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October 12, 2005

Still more cracks in crack sentencing guidelines

In this post, I noted the effective National Law Journal piece discussing post-Booker work by district courts to adjust the 100-to-1 sentencing disparity between crack and powder cocaine under the federal guidelines.  As a fitting follow-up, this AP story reports that SDNY District Judge Shira Scheindlin on Tuesday "joined the chorus of jurists who say crack cocaine sentences are too harsh and that disparities between those sentenced for dealing crack cocaine and those penalized for powder cocaine cut along racial lines."  The article quotes from Judge Scheindlin's written opinion in a case in which she apparently granted a Booker variance based on the crack/powder disparity, but I cannot yet find the opinion on-line.

UPDATEThe opinion referenced in the article is US v. Fisher, No. 03 CR 1501 (SDNY Oct. 11, 2005), is now available on-line and I also have provided a copy for download below. Here are a few passages from the start of the thoughtful opinion:

After the Supreme Court's decision in United States v. Booker, the statutory minimum sentences remain mandatory, but the Guidelines can no longer bind a sentencing court.  Indeed, it would be unconstitutional under Booker for a court to treat the Guidelines as mandatory and conclude that it could not impose a sentence above or below the sentencing range determined primarily by the Drug Quantity Table....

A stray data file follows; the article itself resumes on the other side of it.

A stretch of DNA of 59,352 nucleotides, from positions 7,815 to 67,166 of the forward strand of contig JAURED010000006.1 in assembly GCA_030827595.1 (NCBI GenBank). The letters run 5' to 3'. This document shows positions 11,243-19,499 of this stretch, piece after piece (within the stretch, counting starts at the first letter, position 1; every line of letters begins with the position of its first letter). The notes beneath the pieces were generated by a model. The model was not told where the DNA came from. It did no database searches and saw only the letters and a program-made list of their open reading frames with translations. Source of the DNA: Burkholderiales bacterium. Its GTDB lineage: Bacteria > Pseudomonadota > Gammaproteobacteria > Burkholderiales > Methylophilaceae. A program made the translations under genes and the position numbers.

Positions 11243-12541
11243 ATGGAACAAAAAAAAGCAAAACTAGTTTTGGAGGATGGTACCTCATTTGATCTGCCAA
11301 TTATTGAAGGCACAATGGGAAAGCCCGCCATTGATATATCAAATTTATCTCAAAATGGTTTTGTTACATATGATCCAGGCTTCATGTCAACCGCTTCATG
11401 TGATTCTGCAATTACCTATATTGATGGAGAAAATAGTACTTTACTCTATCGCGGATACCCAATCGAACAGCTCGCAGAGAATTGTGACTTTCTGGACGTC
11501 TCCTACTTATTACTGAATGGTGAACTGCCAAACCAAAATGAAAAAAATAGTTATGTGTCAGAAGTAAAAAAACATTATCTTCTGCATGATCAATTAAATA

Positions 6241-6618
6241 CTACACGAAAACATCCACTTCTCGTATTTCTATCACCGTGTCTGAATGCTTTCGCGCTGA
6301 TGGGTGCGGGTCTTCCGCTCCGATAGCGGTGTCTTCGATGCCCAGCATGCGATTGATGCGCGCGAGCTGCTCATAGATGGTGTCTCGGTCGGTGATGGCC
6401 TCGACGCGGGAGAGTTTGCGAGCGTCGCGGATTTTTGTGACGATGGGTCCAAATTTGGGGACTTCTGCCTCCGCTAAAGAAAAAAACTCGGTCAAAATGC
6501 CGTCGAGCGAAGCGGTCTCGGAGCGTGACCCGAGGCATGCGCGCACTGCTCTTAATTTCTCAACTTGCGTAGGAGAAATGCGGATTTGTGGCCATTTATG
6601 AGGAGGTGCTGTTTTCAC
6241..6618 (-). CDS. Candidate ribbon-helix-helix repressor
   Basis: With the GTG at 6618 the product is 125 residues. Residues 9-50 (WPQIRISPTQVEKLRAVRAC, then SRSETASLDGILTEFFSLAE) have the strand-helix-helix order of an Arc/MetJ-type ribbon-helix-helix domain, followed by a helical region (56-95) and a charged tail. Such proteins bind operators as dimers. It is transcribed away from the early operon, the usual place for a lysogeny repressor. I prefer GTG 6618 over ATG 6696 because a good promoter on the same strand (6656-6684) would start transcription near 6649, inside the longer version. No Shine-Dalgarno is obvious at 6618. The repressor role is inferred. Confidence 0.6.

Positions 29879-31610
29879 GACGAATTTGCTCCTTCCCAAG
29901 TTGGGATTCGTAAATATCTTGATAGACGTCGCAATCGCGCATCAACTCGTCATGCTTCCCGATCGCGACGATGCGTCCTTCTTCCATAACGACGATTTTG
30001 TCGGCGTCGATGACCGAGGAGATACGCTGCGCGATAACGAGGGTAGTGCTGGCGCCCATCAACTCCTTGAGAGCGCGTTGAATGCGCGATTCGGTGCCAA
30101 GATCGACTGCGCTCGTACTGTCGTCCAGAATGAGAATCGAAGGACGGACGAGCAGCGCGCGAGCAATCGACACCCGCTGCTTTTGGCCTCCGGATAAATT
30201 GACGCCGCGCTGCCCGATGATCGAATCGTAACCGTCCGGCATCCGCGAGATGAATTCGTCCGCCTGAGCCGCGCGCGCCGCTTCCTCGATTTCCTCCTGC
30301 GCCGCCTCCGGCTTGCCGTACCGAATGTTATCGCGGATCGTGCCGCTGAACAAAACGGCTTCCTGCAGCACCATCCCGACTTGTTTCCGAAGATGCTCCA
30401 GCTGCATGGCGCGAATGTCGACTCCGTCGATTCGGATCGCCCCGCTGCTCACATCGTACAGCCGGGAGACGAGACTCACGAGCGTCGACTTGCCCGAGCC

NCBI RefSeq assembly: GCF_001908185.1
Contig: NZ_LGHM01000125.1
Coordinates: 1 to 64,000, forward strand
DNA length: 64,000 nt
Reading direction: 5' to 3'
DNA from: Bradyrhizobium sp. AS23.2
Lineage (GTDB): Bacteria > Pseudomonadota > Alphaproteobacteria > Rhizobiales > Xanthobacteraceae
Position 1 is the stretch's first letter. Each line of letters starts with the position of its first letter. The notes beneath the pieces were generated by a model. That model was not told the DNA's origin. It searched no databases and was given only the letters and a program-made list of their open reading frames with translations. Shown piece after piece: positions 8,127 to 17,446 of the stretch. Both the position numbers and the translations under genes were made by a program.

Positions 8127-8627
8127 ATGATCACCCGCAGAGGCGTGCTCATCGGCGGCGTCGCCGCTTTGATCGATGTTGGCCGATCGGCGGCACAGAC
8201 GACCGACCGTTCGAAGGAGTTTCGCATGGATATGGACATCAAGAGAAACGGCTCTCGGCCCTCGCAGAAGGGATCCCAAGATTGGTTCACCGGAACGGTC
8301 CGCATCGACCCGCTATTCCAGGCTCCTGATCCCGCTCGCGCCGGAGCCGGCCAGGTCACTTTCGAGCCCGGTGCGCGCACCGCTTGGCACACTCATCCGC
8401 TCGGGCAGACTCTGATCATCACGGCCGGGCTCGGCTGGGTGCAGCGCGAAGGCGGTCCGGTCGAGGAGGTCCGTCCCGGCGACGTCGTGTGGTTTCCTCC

This Opinion addresses the tension between a mandatory minimum sentence and a non-Guidelines sentence, the former based solely on the notion that crack cocaine dealers should be punished much more severely than powder cocaine dealers as a function of relative drug quantity.  In short, the sentencing disparity created by the 100:1 ratio presents two significant dilemmas.  First, the ratio is binding for one purpose — imposing the mandatory minimum sentence — but is not binding for the purpose of imposing the ultimate sentence.  Second, the Guidelines sentence, determined primarily by drug quantity, is often inconsistent with section 3553(a) because it is greater than necessary to achieve the goals of sentencing.

Download u.S. v. Fisher, Sentencing.rtf

October 12, 2005 at 12:41 AM | Permalink

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